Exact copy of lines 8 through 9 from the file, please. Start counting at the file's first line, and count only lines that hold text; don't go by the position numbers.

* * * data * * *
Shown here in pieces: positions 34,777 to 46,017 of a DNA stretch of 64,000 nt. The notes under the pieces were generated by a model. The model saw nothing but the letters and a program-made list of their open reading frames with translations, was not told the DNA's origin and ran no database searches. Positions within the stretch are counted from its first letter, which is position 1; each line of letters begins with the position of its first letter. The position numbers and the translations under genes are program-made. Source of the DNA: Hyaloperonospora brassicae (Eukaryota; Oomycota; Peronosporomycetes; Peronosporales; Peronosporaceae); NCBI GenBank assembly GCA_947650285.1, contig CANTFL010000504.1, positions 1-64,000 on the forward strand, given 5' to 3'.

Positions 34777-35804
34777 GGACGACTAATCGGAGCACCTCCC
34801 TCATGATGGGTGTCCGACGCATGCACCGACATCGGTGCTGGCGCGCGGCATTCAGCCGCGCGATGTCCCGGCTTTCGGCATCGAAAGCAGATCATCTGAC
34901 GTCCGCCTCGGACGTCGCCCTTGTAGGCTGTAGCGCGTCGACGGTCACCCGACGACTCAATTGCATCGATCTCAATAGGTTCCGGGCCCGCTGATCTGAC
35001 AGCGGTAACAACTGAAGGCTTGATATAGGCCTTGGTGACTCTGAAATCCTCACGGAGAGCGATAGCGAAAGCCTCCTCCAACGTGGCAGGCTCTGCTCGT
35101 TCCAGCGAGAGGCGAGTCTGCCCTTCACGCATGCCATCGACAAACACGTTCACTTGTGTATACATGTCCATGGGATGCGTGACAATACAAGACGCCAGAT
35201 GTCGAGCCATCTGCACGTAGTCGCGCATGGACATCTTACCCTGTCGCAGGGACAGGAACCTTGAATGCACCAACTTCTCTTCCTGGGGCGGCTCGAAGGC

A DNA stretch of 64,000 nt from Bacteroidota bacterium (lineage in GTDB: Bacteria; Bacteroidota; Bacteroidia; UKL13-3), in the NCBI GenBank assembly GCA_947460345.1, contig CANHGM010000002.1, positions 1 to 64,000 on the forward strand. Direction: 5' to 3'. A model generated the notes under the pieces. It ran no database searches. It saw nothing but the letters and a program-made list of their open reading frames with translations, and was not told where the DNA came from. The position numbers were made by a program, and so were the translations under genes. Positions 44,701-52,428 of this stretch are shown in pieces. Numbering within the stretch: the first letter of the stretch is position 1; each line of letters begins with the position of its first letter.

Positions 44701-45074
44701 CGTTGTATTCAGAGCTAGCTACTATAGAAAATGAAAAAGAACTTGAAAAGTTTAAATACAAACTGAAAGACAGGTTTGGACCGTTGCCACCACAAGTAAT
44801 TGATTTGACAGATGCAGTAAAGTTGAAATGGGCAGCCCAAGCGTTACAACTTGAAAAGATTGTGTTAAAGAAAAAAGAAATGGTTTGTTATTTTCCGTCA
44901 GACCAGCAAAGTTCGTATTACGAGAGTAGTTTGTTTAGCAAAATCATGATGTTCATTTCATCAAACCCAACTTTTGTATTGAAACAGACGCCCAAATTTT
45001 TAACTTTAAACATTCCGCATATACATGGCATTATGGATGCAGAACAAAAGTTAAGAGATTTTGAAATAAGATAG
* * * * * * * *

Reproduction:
35201 GTCGAGCCATCTGCACGTAGTCGCGCATGGACATCTTACCCTGTCGCAGGGACAGGAACCTTGAATGCACCAACTTCTCTTCCTGGGGCGGCTCGAAGGC

A DNA stretch of 64,000 nt from Bacteroidota bacterium (lineage in GTDB: Bacteria; Bacteroidota; Bacteroidia; UKL13-3), in the NCBI GenBank assembly GCA_947460345.1, contig CANHGM010000002.1, positions 1 to 64,000 on the forward strand. Direction: 5' to 3'. A model generated the notes under the pieces. It ran no database searches. It saw nothing but the letters and a program-made list of their open reading frames with translations, and was not told where the DNA came from. The position numbers were made by a program, and so were the translations under genes. Positions 44,701-52,428 of this stretch are shown in pieces. Numbering within the stretch: the first letter of the stretch is position 1; each line of letters begins with the position of its first letter.